Why Military Weapons Are Vulnerable to Cyber Attacks (And What to Do About It)
- On: 16, Oct 2018
3 min read
While the UK is still reeling from cyber attacks, it was recently revealed that a shocking amount of US military weaponry is easily accessible, hackable, and potentially controllable due to poor security practices.
Military vulnerability to cyber attacks is worrying for obvious reasons: weapons are dangerous, and those working in the military at this level are the highest-ranking Defence staff who are most qualified to protect the public. Yet, through underinvestment, lack of awareness, rapid technological advancements in hacking software and any number of factors, cyber attacks on military weapons are an increasingly prevalent threat.
A recent report from the United States Government Accountability Office reveals an increased risk of cyber attacks on the military, but provides no details about what types of weapons were tested, other than ‘nine major defence acquisition programmes.’ No comment was offered on whether these programmes were nuclear in nature.
The report states that many of the weapons or systems that control them are vulnerable to some form of cyber attack. These attacks may be able to take place without the military teams in control of weapons being aware of them. These weaknesses were designated as ‘mission-critical cyber vulnerabilities.’ Over five years, Department of Defence testers routinely found these vulnerabilities in nearly all weapon systems that were under development or in circulation.
This is possible by a great many advanced weapons systems being developed by private companies, thus having factory-set passwords upon arrival. These passwords were left unchanged, allowing them to be easily found online. It was discovered that routine cyber-safety tests were not carried out, due to department heads stating that they ‘did not believe that cybersecurity applied to weapon systems.’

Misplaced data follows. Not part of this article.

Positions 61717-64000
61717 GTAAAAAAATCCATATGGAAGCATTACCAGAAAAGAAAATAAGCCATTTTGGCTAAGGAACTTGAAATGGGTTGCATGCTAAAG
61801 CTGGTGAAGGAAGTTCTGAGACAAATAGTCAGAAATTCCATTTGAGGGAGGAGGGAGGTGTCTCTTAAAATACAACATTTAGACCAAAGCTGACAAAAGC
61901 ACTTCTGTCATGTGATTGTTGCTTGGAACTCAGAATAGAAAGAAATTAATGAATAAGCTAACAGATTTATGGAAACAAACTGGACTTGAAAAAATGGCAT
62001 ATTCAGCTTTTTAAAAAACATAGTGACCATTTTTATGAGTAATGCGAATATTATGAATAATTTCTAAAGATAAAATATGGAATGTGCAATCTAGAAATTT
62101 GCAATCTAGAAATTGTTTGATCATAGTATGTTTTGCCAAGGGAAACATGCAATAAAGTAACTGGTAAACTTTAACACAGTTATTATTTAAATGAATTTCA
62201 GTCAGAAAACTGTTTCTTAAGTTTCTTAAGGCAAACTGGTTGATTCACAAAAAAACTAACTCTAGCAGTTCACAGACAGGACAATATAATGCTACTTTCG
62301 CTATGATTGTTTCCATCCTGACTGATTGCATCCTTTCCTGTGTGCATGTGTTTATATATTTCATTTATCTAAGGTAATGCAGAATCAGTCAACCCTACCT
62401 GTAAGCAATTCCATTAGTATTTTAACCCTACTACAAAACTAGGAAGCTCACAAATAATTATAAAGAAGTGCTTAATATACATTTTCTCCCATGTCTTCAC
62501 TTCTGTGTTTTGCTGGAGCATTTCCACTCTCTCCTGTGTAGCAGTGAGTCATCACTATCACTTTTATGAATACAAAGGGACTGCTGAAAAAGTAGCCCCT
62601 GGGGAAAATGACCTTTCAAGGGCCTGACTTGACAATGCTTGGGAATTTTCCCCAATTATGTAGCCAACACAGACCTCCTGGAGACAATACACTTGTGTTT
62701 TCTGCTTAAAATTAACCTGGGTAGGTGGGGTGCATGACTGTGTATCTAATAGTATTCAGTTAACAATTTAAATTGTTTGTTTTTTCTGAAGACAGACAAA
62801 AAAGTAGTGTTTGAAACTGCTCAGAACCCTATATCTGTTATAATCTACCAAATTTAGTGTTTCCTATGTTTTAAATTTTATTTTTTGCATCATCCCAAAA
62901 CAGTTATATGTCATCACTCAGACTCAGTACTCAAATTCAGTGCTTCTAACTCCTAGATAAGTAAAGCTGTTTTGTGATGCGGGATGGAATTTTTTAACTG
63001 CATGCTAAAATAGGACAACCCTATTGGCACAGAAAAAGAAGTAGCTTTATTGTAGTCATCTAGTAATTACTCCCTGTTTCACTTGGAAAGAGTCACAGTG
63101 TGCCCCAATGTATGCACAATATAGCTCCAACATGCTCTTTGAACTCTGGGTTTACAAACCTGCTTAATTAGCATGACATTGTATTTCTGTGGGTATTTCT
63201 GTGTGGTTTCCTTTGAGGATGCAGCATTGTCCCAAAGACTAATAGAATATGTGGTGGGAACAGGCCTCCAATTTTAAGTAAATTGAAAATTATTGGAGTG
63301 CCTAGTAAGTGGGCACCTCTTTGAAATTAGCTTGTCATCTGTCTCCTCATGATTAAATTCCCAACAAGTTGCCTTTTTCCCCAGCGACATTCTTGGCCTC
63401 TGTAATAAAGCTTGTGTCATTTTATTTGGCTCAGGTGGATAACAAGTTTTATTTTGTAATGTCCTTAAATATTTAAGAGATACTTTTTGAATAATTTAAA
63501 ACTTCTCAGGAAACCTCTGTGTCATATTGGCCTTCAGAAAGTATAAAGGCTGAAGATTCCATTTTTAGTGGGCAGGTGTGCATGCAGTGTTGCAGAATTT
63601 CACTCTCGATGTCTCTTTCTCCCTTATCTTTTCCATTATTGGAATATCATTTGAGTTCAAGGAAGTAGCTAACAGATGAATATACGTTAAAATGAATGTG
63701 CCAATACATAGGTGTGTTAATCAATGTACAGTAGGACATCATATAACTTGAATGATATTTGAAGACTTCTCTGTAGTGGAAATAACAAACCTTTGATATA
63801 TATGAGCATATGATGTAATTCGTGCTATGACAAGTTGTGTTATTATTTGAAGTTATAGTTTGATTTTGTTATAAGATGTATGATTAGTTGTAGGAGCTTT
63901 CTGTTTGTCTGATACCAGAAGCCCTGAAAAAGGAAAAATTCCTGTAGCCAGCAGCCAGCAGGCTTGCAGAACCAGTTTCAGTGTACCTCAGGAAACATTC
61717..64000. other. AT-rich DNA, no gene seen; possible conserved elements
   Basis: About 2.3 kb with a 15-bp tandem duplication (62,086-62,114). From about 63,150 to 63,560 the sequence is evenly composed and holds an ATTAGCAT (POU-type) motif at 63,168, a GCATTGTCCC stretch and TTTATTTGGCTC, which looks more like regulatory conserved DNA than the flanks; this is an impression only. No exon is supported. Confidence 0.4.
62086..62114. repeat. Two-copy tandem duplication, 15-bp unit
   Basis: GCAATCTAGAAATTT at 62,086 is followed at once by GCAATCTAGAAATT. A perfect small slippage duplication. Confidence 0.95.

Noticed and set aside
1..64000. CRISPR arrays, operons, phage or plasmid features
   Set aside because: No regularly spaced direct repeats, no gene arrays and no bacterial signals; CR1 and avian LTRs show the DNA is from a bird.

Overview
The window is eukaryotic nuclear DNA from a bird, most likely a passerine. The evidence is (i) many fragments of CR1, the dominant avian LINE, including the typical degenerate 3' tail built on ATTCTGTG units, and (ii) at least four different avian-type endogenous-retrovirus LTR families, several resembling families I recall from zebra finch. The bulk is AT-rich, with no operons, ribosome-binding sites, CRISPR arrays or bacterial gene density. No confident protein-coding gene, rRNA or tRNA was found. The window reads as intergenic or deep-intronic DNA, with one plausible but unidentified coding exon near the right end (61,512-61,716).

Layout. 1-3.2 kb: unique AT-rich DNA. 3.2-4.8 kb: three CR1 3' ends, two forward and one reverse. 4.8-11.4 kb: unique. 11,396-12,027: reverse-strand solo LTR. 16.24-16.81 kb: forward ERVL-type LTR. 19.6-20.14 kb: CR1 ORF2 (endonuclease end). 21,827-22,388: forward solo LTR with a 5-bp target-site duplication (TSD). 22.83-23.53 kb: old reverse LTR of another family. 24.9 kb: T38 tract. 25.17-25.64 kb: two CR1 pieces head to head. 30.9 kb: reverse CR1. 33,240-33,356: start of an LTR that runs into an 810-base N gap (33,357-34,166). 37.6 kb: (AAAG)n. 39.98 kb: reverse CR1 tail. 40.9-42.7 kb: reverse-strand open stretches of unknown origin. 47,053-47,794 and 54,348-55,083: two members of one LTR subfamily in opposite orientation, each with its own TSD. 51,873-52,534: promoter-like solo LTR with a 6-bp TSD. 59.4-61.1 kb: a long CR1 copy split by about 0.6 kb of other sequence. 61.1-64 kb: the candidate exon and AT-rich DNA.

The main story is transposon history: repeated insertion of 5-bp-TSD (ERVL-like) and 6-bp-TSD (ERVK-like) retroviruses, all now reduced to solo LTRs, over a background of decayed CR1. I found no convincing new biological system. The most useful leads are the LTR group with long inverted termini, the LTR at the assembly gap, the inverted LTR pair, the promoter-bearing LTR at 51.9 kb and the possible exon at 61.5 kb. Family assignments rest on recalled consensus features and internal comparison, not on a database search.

In some cases, hackers would be able to sit inside a system and watch an operator’s every move and take over completely in less than a day if they wanted to. Because so many systems are networked together, hackers only need to get into one system and can then move like a virus through the whole network.
Vulnerabilities found within the military systems included being able to turn a weapon on or off, affect missile targeting, adjust oxygen levels or manipulate what controllers see on their computer screens. All would be devastating within a live combat operation and could result in loss of life.
Test attackers were even able to reach in and download data remotely, then delete it from the server. This could cripple defence networks, or completely remove functionality from certain weapons.
The recent oversight could suggest that other Defence and government bodies have also been overestimating their levels of military security. This may embolden certain hacking groups to take more risks and launch cyber campaigns in places they never would have dared attack previously.
Secondly, the military cyber attacks report highlights an imbalance in global cyber security. America is entirely dependent on networks of information and communication. In the event of all-out cyber warfare, the US has a huge geographical area to cover, to anticipate and to control. Having built a formidable offensive arsenal, cyber attacks could leave the US military vulnerable with reduced protection.
One could argue that the USA’s best choice would be to limit possible damage in the event of a cyber attack by compartmentalising their networks, splitting things up, dispersing control and decentralising their chain of command. However, this would be counterintuitive to hundreds of years of military strategy.
To prevent further military cyber attacks, the US can build up its defences. All military institutions and defence agencies will have to ensure they’re fully safeguarded against cyber incursions. This may require retraining and the reimplementation of security protocols from the ground up. A large portion of risk can be identified with undertrained or unqualified individuals who have access to systems needing stronger security; in one case, an assessment found 19 of 20 vulnerabilities unearthed in a previous assessment had not been fixed.
Making sure security is up-to-date is time-consuming, requiring constant research and testing. But the alternative is to ignore it, leaving yourself vulnerable and poorly-equipped to deal with an attack that is certain to come.
The best practice is to implement a robust system, operated by a highly educated security team.
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